English

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Etymology

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observe +‎ -able

Pronunciation

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Adjective

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observable (comparative more observable, superlative most observable)

  1. Able to be observed.
    The strange new star was at the edge of the observable universe.
    • 2004, John Lukacs, A New Republic: A History of the United States in the Twentieth Century:
      In 1913, in the same year that Mother's Day became a nationally observable holiday, the American people passed another milestone: for the first time in American history more than one person in one thousand was divorced.
    • 2008, David J. Teece, Technological Know-how, Organizational Capabilities, and Strategic Management:
      Although intellectual property rights, such as patents, are highly observable, they are mostly limited to product technologies. Process technologies, or the routines endemic in the firm's production, are not readily observable, and thus cannot be easily imitated.
  2. Deserving to be observed; worth regarding; remarkable.

Synonyms

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Noun

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English Wikipedia has an article on:
Wikipedia

observable (plural observables)

  1. (physics) Any physical property that can be observed and measured directly and not derived from other properties
    Temperature is an observable but entropy is derived.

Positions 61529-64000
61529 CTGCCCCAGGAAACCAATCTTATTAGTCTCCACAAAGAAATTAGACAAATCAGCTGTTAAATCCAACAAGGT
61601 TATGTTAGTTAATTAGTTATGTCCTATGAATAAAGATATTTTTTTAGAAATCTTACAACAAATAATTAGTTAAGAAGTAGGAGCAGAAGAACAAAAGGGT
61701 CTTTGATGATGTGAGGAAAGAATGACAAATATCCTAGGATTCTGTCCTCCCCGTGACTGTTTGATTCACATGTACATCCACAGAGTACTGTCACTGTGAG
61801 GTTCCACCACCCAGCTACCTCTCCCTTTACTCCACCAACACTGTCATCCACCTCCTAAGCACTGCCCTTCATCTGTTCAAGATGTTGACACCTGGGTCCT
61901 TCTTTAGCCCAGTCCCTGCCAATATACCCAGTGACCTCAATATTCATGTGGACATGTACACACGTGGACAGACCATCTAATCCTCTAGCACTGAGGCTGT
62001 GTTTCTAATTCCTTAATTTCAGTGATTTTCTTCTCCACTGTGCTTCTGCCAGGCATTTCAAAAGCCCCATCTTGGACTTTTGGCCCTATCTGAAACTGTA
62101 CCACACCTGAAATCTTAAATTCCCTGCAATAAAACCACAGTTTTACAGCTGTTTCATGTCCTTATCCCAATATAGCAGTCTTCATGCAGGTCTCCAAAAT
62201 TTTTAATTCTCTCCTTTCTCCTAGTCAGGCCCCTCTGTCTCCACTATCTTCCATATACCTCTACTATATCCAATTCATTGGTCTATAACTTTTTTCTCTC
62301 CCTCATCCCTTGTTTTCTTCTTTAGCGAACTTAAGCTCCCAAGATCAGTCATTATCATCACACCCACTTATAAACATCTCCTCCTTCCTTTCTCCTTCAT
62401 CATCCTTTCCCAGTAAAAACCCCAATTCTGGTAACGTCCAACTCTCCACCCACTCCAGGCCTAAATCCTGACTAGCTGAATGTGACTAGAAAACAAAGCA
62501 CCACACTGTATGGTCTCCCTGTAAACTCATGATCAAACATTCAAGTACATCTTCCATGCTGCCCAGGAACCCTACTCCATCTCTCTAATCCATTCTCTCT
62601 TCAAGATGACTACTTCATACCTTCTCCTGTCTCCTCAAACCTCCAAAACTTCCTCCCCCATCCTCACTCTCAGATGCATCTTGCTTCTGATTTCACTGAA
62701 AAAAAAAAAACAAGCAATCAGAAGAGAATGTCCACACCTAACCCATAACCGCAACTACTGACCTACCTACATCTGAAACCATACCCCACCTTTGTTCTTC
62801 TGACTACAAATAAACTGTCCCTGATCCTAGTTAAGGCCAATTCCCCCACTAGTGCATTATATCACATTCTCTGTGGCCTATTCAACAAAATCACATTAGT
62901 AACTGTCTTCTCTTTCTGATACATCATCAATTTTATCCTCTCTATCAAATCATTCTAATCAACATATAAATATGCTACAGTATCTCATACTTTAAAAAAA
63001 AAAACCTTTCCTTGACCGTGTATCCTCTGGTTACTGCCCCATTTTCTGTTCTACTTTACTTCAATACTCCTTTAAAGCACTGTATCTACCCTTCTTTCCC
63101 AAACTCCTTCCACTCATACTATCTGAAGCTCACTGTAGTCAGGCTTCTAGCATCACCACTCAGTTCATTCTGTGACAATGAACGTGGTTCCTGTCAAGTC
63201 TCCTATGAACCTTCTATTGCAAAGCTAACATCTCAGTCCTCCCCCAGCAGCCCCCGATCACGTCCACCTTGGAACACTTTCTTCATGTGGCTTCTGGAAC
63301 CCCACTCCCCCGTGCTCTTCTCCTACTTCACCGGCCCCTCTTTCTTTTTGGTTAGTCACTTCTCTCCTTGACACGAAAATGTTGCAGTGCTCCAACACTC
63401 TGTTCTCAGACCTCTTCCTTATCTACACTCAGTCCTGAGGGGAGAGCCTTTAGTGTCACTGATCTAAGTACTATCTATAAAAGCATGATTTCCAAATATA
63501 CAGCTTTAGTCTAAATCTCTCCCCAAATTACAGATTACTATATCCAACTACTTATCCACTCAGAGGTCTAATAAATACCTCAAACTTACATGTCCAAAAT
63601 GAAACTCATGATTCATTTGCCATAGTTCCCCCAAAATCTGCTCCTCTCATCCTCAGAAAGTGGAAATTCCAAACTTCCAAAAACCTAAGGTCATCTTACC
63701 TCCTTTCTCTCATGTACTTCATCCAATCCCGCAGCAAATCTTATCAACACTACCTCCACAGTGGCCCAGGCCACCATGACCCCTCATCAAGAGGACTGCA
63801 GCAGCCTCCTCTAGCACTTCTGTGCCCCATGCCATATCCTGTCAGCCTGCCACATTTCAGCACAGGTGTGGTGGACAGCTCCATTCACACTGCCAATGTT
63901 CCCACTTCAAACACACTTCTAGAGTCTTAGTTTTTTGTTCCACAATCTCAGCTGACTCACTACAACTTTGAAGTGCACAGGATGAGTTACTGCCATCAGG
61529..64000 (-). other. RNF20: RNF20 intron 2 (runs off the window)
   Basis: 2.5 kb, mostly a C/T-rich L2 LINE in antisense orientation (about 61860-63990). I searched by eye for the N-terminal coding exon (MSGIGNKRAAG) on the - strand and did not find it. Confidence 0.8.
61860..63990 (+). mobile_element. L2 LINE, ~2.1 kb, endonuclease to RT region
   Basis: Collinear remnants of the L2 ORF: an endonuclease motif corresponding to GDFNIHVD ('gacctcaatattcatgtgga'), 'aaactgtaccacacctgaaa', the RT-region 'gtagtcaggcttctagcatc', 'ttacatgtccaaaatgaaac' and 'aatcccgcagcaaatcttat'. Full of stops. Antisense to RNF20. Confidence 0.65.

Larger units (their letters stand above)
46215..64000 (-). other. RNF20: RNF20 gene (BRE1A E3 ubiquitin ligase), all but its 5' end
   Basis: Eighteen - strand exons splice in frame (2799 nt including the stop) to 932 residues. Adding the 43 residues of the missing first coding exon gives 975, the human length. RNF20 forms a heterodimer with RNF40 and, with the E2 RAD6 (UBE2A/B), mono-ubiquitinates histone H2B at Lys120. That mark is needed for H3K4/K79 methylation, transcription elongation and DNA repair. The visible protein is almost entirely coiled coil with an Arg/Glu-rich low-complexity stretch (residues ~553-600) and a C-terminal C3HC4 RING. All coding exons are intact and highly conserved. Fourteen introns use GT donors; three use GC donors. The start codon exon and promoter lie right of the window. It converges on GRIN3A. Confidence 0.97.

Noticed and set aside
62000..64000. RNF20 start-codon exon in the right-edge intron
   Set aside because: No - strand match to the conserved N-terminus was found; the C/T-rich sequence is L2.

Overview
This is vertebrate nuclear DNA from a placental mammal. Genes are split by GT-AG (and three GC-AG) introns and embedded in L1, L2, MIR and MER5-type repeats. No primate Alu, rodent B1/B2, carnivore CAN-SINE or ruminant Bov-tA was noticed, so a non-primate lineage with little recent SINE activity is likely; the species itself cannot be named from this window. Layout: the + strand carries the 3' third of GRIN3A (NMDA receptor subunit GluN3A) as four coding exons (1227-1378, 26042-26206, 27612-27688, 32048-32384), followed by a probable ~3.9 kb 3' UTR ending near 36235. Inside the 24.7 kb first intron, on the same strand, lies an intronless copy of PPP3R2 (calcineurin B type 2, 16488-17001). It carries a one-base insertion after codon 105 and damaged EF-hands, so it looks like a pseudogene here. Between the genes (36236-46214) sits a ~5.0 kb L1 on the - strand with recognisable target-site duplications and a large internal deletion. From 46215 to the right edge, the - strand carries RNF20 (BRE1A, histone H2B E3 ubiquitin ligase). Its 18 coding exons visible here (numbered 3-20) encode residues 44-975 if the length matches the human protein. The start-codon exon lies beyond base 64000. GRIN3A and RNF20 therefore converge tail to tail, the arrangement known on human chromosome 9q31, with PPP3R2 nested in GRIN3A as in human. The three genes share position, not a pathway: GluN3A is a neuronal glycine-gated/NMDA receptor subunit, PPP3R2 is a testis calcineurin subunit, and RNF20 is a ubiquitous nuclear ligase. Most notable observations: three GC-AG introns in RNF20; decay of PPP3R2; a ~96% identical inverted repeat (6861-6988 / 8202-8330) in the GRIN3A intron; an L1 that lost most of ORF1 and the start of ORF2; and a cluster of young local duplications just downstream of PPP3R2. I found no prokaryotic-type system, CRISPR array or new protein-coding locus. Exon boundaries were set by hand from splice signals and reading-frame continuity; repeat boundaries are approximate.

In quantum mechanics, observables correspond to Hermitian operators. Also, they act a lot like random variables. Taking their expected value one may recover something resembling a classical observable.

Translations

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French

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Etymology

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From observer +‎ -able.

Pronunciation

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Adjective

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observable (plural observables)

  1. observable
    Antonym: inobservable

Derived terms

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Further reading

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Spanish

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Etymology

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Borrowed from Latin observābilis.

Pronunciation

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  • IPA(key): /obseɾˈbable/ [oβ̞.seɾˈβ̞a.β̞le]
  • Rhymes: -able
  • Syllabification: ob‧ser‧va‧ble

Adjective

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observable m or f (masculine and feminine plural observables)

  1. observable
    Antonym: inobservable
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Further reading

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